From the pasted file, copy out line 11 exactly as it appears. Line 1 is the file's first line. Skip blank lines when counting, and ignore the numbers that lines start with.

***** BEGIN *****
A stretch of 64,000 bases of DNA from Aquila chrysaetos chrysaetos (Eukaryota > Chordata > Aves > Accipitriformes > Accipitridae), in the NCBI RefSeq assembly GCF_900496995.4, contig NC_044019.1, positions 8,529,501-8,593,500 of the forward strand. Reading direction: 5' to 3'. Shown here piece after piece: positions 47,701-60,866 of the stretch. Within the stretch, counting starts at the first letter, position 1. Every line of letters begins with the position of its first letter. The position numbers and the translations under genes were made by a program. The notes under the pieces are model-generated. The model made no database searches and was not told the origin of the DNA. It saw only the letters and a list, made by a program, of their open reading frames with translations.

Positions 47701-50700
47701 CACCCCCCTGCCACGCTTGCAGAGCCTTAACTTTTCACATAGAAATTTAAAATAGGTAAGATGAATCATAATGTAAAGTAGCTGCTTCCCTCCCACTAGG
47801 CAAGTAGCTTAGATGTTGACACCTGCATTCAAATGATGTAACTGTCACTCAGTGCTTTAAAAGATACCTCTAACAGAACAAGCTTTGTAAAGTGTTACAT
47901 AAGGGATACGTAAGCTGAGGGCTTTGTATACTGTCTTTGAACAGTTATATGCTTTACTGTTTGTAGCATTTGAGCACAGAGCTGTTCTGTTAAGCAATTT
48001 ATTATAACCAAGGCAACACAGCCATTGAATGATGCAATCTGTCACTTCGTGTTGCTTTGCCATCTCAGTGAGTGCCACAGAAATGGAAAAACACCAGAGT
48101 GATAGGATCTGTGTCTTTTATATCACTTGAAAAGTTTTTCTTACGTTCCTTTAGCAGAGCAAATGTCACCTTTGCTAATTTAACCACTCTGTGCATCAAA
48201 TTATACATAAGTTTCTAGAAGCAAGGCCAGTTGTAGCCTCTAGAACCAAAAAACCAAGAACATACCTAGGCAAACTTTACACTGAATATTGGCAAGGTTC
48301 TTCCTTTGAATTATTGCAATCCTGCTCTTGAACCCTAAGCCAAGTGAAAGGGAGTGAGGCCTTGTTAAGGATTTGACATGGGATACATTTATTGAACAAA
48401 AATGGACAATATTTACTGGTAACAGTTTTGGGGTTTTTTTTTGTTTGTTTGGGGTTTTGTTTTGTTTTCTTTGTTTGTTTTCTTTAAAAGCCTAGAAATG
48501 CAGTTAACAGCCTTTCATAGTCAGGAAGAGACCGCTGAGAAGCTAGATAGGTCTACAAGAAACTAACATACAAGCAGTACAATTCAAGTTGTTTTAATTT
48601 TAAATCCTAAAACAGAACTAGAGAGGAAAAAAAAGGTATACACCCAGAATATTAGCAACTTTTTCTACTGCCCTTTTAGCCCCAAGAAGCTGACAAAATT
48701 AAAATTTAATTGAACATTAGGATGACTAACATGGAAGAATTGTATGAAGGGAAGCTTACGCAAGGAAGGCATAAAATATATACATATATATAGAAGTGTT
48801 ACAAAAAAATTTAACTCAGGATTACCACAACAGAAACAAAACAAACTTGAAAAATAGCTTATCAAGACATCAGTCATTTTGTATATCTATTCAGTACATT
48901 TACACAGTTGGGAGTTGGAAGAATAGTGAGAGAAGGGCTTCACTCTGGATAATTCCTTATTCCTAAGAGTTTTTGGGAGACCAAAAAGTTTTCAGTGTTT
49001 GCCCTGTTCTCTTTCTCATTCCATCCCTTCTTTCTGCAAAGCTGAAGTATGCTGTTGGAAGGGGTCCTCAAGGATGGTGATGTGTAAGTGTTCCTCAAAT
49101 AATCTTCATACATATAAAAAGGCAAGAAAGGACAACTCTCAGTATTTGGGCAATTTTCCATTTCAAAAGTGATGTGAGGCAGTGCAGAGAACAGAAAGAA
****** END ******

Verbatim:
48501 CAGTTAACAGCCTTTCATAGTCAGGAAGAGACCGCTGAGAAGCTAGATAGGTCTACAAGAAACTAACATACAAGCAGTACAATTCAAGTTGTTTTAATTT